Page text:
Women Living Under Taliban Restrictions: Why Remain Isolated?
By: Tamana Arif
I am reminded of René Descartes‘s famous saying “I think; therefore, I am“ when I think of the Taliban‘s current restrictions on women. However, this statement could be rephrased to “They ban; therefore, they are“. Descartes believed that thinking was essential for the survival of humanity, but in contrast, politicians, totalitarian governments, and restrictive groups like the Taliban are proving their survival by relying on their oppressive measures.
Unfortunately, the Taliban have been successful in imposing their restrictions on innocent women and girls, which I think has had a negative impact on every Afghan girl, including myself. Afghanistan‘s political sphere is rapidly changing as Afghans have lost the sense of living in a diverse society. The most striking characteristic of living in the current situation of Afghanistan is that women, girls, and everyone else feel abandoned, isolated, and alone. Afghan girls have been deprived of their fundamental rights since the Taliban takeover, and Hebatullah, the Taliban‘s leader, has put an end to the girls‘ dreams of continuing higher education with his gender–biased order.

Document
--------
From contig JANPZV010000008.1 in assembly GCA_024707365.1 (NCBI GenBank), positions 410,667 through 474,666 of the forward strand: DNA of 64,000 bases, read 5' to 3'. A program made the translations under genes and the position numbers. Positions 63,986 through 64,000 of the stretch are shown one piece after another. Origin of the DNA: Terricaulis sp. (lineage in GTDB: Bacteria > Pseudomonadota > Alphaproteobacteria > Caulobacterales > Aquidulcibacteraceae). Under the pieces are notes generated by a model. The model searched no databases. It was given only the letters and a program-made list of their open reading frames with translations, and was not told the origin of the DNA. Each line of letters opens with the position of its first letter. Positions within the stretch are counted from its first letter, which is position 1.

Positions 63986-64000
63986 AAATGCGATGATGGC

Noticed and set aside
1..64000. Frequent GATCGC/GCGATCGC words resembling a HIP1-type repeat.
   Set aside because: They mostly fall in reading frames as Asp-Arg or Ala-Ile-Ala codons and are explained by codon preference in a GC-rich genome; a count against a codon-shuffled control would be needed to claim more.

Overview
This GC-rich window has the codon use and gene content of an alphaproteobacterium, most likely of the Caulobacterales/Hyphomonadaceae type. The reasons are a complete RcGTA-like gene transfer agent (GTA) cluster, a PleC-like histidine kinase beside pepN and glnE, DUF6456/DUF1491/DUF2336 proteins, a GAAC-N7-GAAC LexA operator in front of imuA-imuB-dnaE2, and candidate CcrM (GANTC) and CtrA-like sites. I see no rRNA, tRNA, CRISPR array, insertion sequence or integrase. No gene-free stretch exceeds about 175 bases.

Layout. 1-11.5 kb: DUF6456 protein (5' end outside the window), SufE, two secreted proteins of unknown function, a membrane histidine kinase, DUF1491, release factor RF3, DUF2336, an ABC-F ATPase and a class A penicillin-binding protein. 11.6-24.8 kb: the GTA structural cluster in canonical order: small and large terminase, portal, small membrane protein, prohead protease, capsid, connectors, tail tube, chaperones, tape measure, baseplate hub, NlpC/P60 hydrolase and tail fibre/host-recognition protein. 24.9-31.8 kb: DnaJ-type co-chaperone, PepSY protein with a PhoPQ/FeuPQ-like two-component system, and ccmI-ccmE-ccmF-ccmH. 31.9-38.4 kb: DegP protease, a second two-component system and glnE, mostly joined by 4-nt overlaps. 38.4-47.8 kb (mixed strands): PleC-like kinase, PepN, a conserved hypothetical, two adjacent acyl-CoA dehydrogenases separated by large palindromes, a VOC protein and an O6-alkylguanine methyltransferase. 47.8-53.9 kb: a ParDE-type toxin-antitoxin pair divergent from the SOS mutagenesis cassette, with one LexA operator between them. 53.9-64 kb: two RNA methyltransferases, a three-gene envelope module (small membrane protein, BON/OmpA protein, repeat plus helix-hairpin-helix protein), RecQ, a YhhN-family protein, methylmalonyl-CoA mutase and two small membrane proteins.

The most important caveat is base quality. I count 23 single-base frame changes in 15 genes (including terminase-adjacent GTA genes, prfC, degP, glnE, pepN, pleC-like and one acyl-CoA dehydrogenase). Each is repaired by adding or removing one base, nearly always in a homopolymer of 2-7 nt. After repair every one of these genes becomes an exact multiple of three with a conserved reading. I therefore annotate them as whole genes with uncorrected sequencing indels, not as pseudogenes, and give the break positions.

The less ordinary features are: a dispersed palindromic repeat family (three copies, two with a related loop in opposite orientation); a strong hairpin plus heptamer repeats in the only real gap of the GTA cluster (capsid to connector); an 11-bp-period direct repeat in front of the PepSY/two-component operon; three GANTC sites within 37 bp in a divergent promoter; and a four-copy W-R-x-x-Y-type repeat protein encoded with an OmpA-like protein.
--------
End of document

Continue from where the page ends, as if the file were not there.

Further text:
Recently, I wanted to meet a friend of mine, so I took a taxi. The front seat was reserved by a supporter of the Taliban. To inform my friend of the traffic jam we were stuck in, I began taking a photo of the scene. The young man sitting in the front seat then said that women did not have the right to take photos or sit among men in the taxi. I remained silent and waited to reach my destination, feeling sad. When I got out of the taxi, I noticed that there were no signs of women on the pavement, and the city seemed like a cold, empty graveyard. I contacted my friends and they complained about the frustrating situation for Afghan women in the country, adding that the city had lost its soul since girls were not allowed to receive higher education. It is not surprising that the whole society has drifted apart since the Taliban took political power in Afghanistan, leaving women in a state of solitude.
The Taliban recently issued a decree that denies Afghan girls the right to take university entrance exams in 2023. This means that universities across Afghanistan will not accept female students until further notice, leading to a potential disaster that could strip Afghan women of their right to participate in social activities. A country without the presence of women is a soulless one, so it is essential that we take action to restore women‘s rights and allow them to engage in social and political life without giving up on their dreams. I urge all Afghan women to continue fighting for their rights and to use their collective power to overcome the Taliban‘s attempts to oppress them.